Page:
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Labor Committee Approves Bill Regarding Tipped Employees

April 6, 2006 — Employees who receive tips as part of their compensation may have to trade in their extra dollars for a flat minimum wage if a bill going through the Senate is approved.
The bill, which was narrowly passed on to the Rules Committee during a Labor and Agriculture meeting Thursday, seeks to amend the current law which states that businesses with gross receipts less than $150,000 annually are exempt from the requirement to pay minimum wage.
The amendment, sponsored by Sen. Celestino A. White Sr., would remove tipped employees from this exemption, thus requiring employers to pay them minimum wage.
During the meeting, White said some tipped employees are working for rates as low as $3.35 per hour instead of earning the current $5.65 hourly minimum wage, and use their tips to make up the difference. He further said that some employers pool tips and use the money to help pay the salaries of both tipped and nontipped workers.
"Anyone working in the tip industry right now can have their employer take their tip and use it to pay their salary," White said. "If the minimum wage right now is $5.65, for example, an employer can pay their employees whatever they want, then use their tip to pay the rest. That's not right."
While applauding the intent of the bill, testifiers from the Labor Department and the St. Thomas-St. John Chamber of Commerce said the amendment would not help employees, as White intended, but would disenfranchise employers who cannot afford to pay workers minimum wage and allow them, at the same time, to keep their tips.
"St. Croix, for example, would be disproportionately affected because there are more small businesses in the community," said attorney Adriane Dudley, speaking on behalf of the St. Thomas-St. John Chamber and the Virgin Islands Hotel Association. "There's no way a small business, with two or three employees, could afford to do both. They would have to makeup the difference somehow."
Dudley explained that if employers were forced to pay tipped workers minimum wage, then businesses might have to cut back hours and shifts or tell customers not to tip the employees. "Employers might opt instead to enforce a service charge, where they can keep the income themselves and simply pay the employees minimum wage," she said. "In that case, the real loss would not be so much to the employers, but rather, the tipped employees would lose a lot in terms of dollars – especially those employees who need those dollars to eat and to live."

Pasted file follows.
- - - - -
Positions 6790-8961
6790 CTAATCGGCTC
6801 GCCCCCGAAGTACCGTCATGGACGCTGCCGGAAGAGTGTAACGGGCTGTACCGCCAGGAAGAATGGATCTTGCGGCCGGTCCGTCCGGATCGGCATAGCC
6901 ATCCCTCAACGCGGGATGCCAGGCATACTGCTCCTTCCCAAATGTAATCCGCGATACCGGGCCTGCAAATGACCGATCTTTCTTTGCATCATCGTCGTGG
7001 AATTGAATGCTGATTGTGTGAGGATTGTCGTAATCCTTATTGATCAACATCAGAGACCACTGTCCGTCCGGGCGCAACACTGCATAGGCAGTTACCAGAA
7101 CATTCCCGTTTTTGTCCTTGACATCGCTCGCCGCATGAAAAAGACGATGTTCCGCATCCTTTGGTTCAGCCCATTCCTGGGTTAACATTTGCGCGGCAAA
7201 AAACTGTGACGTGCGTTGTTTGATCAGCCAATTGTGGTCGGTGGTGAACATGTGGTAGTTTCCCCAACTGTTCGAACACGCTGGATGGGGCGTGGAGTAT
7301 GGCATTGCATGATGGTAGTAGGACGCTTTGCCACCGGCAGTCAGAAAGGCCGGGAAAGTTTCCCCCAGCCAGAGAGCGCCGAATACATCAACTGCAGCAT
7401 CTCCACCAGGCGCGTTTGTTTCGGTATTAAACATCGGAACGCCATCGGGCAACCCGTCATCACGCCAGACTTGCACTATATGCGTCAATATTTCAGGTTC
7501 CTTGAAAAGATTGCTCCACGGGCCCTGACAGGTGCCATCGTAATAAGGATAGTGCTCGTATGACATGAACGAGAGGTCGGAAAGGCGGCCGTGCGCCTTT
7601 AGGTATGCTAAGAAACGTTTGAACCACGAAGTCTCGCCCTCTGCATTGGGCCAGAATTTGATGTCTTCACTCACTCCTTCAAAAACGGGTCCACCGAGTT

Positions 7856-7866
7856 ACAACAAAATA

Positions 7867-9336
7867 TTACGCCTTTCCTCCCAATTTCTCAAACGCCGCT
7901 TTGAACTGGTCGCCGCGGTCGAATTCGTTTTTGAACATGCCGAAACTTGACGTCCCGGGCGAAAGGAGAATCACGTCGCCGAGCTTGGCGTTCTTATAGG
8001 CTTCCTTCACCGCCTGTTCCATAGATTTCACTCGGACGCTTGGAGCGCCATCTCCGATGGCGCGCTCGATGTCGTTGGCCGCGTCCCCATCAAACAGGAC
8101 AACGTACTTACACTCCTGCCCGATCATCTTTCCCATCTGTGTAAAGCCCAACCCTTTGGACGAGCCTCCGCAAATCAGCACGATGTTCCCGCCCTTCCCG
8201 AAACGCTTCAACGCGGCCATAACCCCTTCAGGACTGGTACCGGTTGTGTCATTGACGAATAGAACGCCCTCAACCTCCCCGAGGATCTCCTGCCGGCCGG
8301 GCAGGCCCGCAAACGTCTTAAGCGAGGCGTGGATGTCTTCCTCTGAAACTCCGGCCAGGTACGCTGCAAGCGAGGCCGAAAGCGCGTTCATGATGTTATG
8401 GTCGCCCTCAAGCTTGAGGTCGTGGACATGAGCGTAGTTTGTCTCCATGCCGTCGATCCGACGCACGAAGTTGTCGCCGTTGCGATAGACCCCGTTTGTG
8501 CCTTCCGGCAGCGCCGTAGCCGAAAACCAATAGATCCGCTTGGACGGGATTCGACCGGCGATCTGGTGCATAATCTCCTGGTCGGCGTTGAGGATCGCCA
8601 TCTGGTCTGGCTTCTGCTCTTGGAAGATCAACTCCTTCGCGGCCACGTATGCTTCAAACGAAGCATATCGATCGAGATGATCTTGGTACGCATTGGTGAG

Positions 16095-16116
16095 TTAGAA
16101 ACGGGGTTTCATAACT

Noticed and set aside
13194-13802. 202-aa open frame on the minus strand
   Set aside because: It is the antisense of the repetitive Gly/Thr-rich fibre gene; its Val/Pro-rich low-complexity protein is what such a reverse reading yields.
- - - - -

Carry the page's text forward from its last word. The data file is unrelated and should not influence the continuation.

Dudley further said the amendment might infringe upon provisions laid out in the federal Fair Labor Standards Act, which states that both employers and employees must agree on implementing the tip credit system and that all employees are entitled to keep all the tips they earn.
She added that under the system, employees must at least earn minimum wage when they combine their base salary with their tips. "If the tips earned do not take that employee up to minimum wage, then the employer is required to pay the difference," Dudley said.
A letter read into the record Thursday from the St. Croix Chamber supported Dudley's opinion by stating that many employees currently make more than minimum wage when tips are added to their base salary. "If the bill were to be approved, then many job descriptions would have to be redefined, and nontipping creations would be created," wrote Diane Butler, president of the St. Croix Chamber.
Glen Smith, director of labor relations at the Department of Labor, added that if tips were eliminated, then the Internal Revenue Bureau would have to more closely monitor the income earned by tipped employees, since many do not currently pay various government taxes on tips paid in cash.
Smith's statements raised concerns for senators, who said that tipped employees could be "cheating the government" out of income owed through taxes.
Dudley put these concerns to rest, however, by noting that hotels and restaurants generally arrange a "pattern" with IRB for collecting receipts, and if that pattern is broken, "then the businesses are audited."
Taking a different angle on the matter, labor leader Tito Morales said he agreed with the intent of the bill but suggested that senators look at the Economic Development Commission benefits being awarded to hotels and restaurants. He said that when such businesses are granted EDC benefits, employers then have the authority to reduce the minimum wage by 40 percent, thus decreasing the base salary for employees from $5.65 an hour to $4.30 an hour.
Because of this, Morales proposed that the tip credit should be reduced from 40 percent to 5 percent, preventing an employer from completely eliminating tips and instituting a service charge.
While some senators said they would rather an economic impact study be conducted on the bill before it is approved, others, like Sens. Norman Jn Baptiste and Terrence "Positive" Nelson, said that employees shouldn't have to rely on tips in order to be compensated – especially if they have to use their tips to pay for insurance coverage and medical bills if an employer chooses not to provide certain benefits.
Despite these comments, Nelson voted against the bill, along with Sens. Craig W. Barshinger and Ronald E. Russell.
Sens. Neville James, Jn Baptiste, Pedro "Pete" Encarnacion, and White voted for it.
All committee members were present during Thursday's meeting, along with noncommittee member Sen. Juan Figueroa-Serville.
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